Willet v. City of Buffalo et al

Filing 40

DECISION AND ORDER: For the reasons in the attached Decision and Order, the Court dismisses this case for failure to prosecute. The Clerk of the Court shall take all steps necessary to close this case. SO ORDERED. Signed by Hon. Richard J. Arcara on 1/23/17. (LAS)-CLERK TO FOLLOW UP-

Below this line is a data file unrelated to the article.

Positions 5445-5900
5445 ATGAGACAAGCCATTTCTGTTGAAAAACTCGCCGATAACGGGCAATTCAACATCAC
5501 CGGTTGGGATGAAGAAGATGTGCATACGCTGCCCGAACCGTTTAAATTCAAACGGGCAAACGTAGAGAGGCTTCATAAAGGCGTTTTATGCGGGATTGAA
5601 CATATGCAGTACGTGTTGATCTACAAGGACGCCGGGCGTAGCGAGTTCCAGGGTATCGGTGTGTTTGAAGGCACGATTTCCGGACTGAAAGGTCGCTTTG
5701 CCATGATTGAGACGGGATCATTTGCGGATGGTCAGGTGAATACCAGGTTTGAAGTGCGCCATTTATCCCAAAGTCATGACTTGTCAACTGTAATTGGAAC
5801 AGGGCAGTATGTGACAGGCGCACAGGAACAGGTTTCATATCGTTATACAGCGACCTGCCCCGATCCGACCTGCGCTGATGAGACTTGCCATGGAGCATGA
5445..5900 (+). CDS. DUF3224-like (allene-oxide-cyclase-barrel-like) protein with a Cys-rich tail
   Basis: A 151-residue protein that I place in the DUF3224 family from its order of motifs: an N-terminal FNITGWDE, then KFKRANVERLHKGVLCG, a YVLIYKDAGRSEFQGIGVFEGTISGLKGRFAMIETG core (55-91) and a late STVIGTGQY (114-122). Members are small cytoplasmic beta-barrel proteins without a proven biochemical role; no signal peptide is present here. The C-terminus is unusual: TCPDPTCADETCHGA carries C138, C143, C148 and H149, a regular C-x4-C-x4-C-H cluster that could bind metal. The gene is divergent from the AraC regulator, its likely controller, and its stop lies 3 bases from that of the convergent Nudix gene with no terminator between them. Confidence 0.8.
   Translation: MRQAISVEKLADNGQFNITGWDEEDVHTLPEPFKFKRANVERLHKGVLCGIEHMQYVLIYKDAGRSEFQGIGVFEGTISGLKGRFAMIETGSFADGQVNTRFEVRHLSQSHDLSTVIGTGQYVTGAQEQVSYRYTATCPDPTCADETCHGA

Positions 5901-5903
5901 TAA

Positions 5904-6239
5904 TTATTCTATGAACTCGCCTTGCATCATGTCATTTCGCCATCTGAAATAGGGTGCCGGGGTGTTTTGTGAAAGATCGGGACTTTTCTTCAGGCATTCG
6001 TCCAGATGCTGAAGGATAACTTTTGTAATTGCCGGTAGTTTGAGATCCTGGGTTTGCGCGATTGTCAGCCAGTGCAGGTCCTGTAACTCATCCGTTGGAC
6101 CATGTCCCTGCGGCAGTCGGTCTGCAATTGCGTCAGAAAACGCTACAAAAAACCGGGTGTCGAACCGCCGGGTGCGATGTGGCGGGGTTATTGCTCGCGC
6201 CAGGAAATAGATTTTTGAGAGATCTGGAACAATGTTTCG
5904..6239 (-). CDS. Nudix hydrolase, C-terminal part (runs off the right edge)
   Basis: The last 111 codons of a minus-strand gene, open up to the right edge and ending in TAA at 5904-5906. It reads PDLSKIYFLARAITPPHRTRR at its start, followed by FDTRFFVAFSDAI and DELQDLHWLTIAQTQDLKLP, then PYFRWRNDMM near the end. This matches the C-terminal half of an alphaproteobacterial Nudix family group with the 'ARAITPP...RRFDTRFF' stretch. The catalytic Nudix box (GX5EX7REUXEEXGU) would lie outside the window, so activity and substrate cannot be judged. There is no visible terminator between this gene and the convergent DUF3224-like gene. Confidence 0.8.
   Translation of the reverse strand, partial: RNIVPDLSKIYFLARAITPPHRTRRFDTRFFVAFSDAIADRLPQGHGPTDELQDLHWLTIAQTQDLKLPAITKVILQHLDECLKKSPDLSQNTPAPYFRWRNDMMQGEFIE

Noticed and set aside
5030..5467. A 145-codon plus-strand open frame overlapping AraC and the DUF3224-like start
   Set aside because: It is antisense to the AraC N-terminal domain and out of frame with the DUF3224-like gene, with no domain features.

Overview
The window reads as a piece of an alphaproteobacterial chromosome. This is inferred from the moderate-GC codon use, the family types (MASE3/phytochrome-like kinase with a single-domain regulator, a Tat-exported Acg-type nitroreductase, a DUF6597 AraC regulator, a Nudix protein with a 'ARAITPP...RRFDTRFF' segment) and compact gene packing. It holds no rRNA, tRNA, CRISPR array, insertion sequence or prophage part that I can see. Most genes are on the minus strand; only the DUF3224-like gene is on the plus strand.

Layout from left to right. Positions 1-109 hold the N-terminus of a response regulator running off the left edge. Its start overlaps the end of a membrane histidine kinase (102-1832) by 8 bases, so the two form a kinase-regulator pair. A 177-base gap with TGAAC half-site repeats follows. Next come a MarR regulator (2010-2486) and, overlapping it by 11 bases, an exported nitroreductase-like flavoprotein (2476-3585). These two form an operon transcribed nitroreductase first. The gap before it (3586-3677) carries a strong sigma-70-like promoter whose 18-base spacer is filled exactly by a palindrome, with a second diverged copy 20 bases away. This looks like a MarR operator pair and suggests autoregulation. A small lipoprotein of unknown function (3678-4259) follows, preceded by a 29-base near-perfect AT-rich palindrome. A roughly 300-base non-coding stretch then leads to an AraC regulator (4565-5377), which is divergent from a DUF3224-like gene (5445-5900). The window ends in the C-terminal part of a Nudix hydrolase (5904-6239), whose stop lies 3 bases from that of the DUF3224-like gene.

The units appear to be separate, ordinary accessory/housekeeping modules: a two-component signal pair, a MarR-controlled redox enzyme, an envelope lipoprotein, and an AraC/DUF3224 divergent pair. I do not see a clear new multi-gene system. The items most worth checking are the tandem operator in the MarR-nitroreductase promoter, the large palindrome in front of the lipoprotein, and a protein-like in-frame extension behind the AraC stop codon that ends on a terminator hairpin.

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UNITED STATES DISTRICT COURT WESTERN DISTRICT OF NEW YORK JOHN T. WILLET, Plaintiff, v. 15-CV-330-A DECISION AND ORDER CITY OF BUFFALO, BUFFALO POLICE DEPARTMENT, JOHN CIRULLI, Individually and in his former Official Capacity, P.O. NICHOLAS MILITELLO, LT. JEFFREY RINALDO and JOHN/JANE DOE OFFICERS, Defendants. On December 2, 2016, the Court ordered the Plaintiff to respond, on or before December 16, 2016, to the Defendants’ objections to Magistrate Judge Roemer’s Report and Recommendation (Dkt. No. 39). The Court further advised the Plaintiff that his failure to comply with the Court’s order may result in dismissal pursuant to Local Rule of Civil Procedure 41(b). Specifically, the Court noted, “the record in this case shows a pattern of inactivity by the Plaintiff, as well as a repeated failure to comply with Court orders.” For instance, the City Defendants claim that the Plaintiff failed to take any discovery in this case and that he likewise failed to provide the Defendants with initial disclosures. Further, the Plaintiff failed to timely oppose the City Defendants’ motion for summary judgment. Instead, as Judge Roemer noted, the Plaintiff “fil[ed] opposition papers only after the Court entered an order to show cause cautioning that the case may be dismissed for failure to prosecute.” Dkt. No. 33 at 6 n.6. And even then, the Plaintiff filed opposition papers only after making an untimely request for an extension of time to do so. Finally, the Plaintiff failed to appear for oral argument before Judge Roemer on the City Defendants’ motion for summary judgment. Id. at 5. Consistent with his conduct before Judge Roemer, the Plaintiff has failed to comply with the Court’s order directing him to file an opposition to the City Defendants’ objections. Federal Rule of Civil Procedure 41(b), on which Local Civil Rule 41(b) is modeled, allows a district court to dismiss a case “[i]f the plaintiff fails to prosecute or comply with [the Rules of Civil Procedure] or a court order.” Courts consider a number of factors when deciding whether to dismiss a case for failure to prosecute under Rule 41(b). Those factors include whether: (1) the plaintiff's failure to prosecute caused a delay of significant duration; (2) plaintiff was given notice that further delay would result in dismissal; (3) defendant was likely to be prejudiced by further delay; (4) the need to alleviate court calendar congestion was carefully balanced against plaintiff's right to an opportunity for a day in court; and (5) the trial court adequately assessed the efficacy of lesser sanctions. Lewis v. Rawson, 564 F.3d 569, 576 (2d Cir. 2009). After carefully considering each of these factors, the Court finds that dismissal is warranted. The first factor “is not relevant where, as here, [the plaintiff] failed to comply with [multiple] court orders and otherwise demonstrated a lack of respect for the court.” Peart v. City of New York, 992 F.2d 458, 461 (2d Cir. 1993). The second factor supports dismissal: the Court warned the Plaintiff that failure to respond to the City Defendants’ objections may result in dismissal (Dkt. No. 39), as did Judge Roemer’s Order to Show Cause. Dkt. No. 19. Despite those warnings, the Plaintiff’s pattern of inattention to this case nonetheless continued. The third factor is neutral. Because witnesses’ memories fade with time, the Defendants would likely be at least marginally prejudiced by the delay that ensues each time the Plaintiff fails to comply with a Court order. At the same time, however, the Defendants obviously benefit from appearing before the Court without having to rebut the Plaintiff’s arguments. The fourth factor tips heavily in the Defendants’ favor. This matter has not been scheduled for trial, nor has it been scheduled for oral argument before this Court. It has, however, needlessly wasted judicial resources. Judge Roemer, as noted, held oral argument on the City Defendants’ motion for summary judgment; the Plaintiff, however, did not attend. Moreover, Judge Roemer prepared a thorough Report and Recommendation which recommends granting in part and denying in part the City Defendants’ motion for summary judgment. The Plaintiff, however, has not bothered to oppose the City Defendants’ objections. This conduct, together with the Plaintiff’s failure to take discovery, strongly suggests that he no longer wishes to have his day in court, despite the Court making every effort to accommodate the Plaintiff, and despite the not-insignificant expenditure of judicial resources in doing so. Put differently, “[b]ecause [the Plaintiff] has made no effort to comply with the Court’s directives or to prosecute his action, it would be unfair to the numerous other litigants who await the attention of this Court to permit [the Plaintiff’s] suit to remain on the docket.” Feurtado v. City of New York, 225 F.R.D. 474, 480 (S.D.N.Y. 2004). The fourth factor therefore weighs heavily in the Defendants’ favor. Finally, the Court recognizes that dismissal is a harsh sanction, but it appears that no lesser sanction would be effective. A lesser sanction, such as a fine or payment of attorneys’ fees, might compensate the Defendants for the cost they have incurred in defending a lawsuit that the Plaintiff appears to not want to pursue. But given the Plaintiff’s consistent inattention to this case, a lesser sanction would ultimately accomplish very little. Instead, a sanction short of dismissal would only needlessly expend the Defendants’ and the Court’s time, as well as the Defendants’ money. If the Court adopted Judge Roemer’s Report and Recommendation in its entirety, this case would be ready for trial on a number of claims. But given the Plaintiff’s failure to take any discovery, as well as his failure to respond to a number of Court orders, the Court has no confidence that a trial would actually go forward without significant hand-holding or that, if a trial did go forward, the Defendants would not ultimately be entitled to a directed verdict. Under these circumstances, it would be unjust to require the Defendants to continue to pay to defend this case–particularly at trial–when the Plaintiff has consistently disregarded opportunities to move forward with his claims. This, after carefully considering the factors discussed above, and after reviewing the record as a whole, the Court sets aside the Report and Recommendation. The Court instead dismisses this case for failure to prosecute. The Clerk of the Court shall take all steps necessary to close this case. IT IS SO ORDERED. __s/Richard J. Arcara____________ HONORABLE RICHARD J. ARCARA UNITED STATES DISTRICT COURT Dated: January 23, 2017